Research Essay


English 110


June Jordan on Black Rage

“Black Rage”.A seemingly familiar phrase, A phrase so Deceitfully familiar you probably think you’d know what it means at a glance. The phrase seems simple to understand two commonly used words in media put together. You may have seen the word in headlines before or you may have elsewhere in articles or books, Almost always used as a buzzword to grab your attention followed by an exaggerated verb to make you curios.Lines like”Black Rage Erupts in brooklyn after violent shooting”.or ”black rage simmers in detroit after protest gone wrong” are examples of this.The definition you would naturally come up would probably be something along the lines of a group of black people being mad or outraged because of a specific event. And that definition would be correct. The example you’d come across would most likely use the phrase as simply that. A word used to describe the anger in a group of black people. But that’s a simpler and commonly misused definition of the phrase.

 To understand the misuse of “black rage,”you have to understand its historical origins. The term emerged as a response to the prolonged oppression and brutality faced by Black individuals throughout history. The Civil Rights Movement of the 1960s brought attention to the justified anger and frustration resulting from systemic racism. However, the term has since evolved, sometimes being inaccurately applied to dismiss or undermine the struggles of black people in america.The term “black rage” holds a complex position in discussions of racial dynamics, often misused and misunderstood. This essay delves into the misapplications of “black rage” while examining the experienced and insightful views of June Jordan, a well renowned African American poet  and activist renowned for her unique stance on racial issues and Beverly Stoute an author and psychiatrist.The historical roots of “black rage” lie in the  response to systemic racism, especially during the Civil Rights Movement Beverly Stoute agrees with this sentiment stating black rage “Is a functional adaptation for oppressed people of color who suffer racial trauma and racial degradation, an adaptation that can be mobilized for the purpose of defense or psychic growth”. However, its evolution has been distorted over time, leading to misuses that oversimplify the many complicated emotions within the Black community. This distortion holds back other communities from a comprehensive understanding of the challenges faced by Black individuals.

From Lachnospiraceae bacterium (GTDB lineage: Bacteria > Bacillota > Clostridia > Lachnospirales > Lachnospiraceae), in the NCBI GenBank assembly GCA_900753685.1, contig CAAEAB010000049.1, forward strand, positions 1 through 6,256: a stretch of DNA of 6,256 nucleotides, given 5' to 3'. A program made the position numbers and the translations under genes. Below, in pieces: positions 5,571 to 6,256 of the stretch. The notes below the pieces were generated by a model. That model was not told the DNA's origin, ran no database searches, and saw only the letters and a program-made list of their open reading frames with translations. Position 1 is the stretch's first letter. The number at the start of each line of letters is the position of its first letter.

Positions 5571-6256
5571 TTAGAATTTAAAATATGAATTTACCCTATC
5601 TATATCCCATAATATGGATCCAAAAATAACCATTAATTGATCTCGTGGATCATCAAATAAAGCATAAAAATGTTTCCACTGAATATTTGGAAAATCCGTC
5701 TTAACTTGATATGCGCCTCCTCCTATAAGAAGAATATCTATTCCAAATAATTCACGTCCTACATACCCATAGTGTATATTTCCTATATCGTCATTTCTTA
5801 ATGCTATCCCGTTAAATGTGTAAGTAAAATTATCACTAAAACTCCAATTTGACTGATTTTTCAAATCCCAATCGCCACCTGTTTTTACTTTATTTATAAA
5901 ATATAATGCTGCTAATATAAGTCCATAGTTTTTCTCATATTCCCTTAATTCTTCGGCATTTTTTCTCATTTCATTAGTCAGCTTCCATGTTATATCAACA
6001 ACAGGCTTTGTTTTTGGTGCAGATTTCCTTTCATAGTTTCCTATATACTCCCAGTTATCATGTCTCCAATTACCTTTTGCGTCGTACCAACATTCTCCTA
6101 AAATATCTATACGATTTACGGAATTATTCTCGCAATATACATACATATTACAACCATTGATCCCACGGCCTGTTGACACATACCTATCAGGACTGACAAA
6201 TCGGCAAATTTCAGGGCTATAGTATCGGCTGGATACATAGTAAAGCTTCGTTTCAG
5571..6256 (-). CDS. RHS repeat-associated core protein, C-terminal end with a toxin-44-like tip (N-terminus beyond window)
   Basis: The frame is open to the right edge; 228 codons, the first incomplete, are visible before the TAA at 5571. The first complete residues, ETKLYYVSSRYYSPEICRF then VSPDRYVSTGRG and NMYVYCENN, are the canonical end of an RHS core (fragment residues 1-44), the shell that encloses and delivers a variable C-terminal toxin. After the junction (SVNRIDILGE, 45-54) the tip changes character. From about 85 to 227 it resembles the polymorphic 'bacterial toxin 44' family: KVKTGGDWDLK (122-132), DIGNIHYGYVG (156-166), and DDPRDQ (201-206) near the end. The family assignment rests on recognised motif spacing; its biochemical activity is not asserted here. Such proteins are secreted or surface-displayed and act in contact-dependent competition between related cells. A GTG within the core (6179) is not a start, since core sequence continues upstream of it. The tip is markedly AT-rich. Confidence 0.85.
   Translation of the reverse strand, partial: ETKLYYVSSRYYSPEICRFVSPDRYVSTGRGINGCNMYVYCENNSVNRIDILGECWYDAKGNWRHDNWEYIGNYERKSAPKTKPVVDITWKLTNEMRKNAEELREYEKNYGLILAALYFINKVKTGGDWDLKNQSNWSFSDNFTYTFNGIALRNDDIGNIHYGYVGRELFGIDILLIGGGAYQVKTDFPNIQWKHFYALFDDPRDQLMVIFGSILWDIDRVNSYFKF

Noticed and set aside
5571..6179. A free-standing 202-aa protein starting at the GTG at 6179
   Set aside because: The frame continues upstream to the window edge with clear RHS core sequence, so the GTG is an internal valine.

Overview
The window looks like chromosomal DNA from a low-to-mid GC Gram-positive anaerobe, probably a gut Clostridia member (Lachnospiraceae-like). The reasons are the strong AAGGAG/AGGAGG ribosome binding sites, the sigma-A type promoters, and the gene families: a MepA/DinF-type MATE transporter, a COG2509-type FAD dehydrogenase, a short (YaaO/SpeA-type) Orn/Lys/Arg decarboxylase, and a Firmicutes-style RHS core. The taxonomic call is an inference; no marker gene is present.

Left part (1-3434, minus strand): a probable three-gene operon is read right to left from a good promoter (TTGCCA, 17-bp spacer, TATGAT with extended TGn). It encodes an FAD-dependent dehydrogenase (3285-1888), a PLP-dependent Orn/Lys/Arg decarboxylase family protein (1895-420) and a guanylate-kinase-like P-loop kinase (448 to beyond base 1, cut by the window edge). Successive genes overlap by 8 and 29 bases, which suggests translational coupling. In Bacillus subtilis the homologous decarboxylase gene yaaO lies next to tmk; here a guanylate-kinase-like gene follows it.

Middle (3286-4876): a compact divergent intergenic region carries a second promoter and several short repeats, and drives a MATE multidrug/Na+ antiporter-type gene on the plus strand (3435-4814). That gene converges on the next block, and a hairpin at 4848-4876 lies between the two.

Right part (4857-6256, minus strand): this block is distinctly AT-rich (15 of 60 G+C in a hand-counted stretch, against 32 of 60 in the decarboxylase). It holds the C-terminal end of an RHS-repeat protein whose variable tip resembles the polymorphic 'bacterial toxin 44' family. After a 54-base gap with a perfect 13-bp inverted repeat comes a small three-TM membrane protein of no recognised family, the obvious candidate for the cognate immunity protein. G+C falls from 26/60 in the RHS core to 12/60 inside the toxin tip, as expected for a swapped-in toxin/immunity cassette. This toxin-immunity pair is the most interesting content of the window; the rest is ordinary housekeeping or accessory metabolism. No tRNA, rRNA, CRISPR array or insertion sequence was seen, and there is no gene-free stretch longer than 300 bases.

One prevalent misuse involves reducing “black rage” to a stereotype, oversimplifying the diversity of emotions within the Black community. June Jordan challenges this oversimplification, stating, “I am not a victim. I refuse the victimization. I will not be a victim of anything.” Jordan’s words underscore the importance of acknowledging the multifaceted nature of Black experiences rather than subscribing to harmful generalizations.

June Jordan offered a distinctive perspective on “black rage,” viewing it not merely as a reaction but as a force for change. She stated, “We are the ones we have been waiting for.” For Jordan, black rage was a force that, when used, could drive activism and propel movements for social justice. Her vision challenges the negative connotations associated with “black rage,” positioning it as a starting point for positive transformation, upbringing and significant change in the black community.

The term “black rage” has been exploited for political gains, diverting attention from systemic issues and undermining legitimate protests against racial injustice. Jordan not only acknowledged this but expressed her outrage.”All four of these African Americans share a raging and a sorrow at the discount of our people. We have moved from The Invisible Man to The Invisible People. It’s raging and sorrowful at the terrible meaning of that discount-for us, and for democracy itself.” Expressing her disdain for the ignorance of the government and they misuse the word to push narrative and silence the community itself . This Ignorance creates harmful narratives and progress toward change. Jordan’s words echo the need to resist such manipulation, emphasizing the importance of genuine activism: “I will not be used. I will not be used, my anger will not be used.”

To counter the misuse of “black rage,” society must prioritize empathy and understanding. Jordan’s call for action is clear: “You have got to be involved with the reality of the world, not just your own life.” By dismantling stereotypes, acknowledging diverse emotions within the Black community, and heeding Jordan’s lessons, society can foster a more accurate and constructive discourse.

In conclusion, the term “black rage” is frequently misused, hindering a clear understanding of the emotions within the Black community. June Jordan’s vision provides a strong perspective, urging us to view “black rage” not as a problem but as a force for activism and positive change. By addressing stereotypes, avoiding political exploitation, and embracing empathy, society can engage in a more accurate and constructive dialogue on the challenges faced by the Black community.

Lauryn Hill – Black Rage

  Work Cited 

Jordan, June. Some of Us did Not Die: New and Selected Essays of June Jordan. Basic Books, New York, NY, 2002. Alexander Street,

Stoute, B. J. (2021). Black Rage: The Psychic Adaptation to the Trauma of Oppression. Journal of the American Psychoanalytic Association, 69(2), 259-290.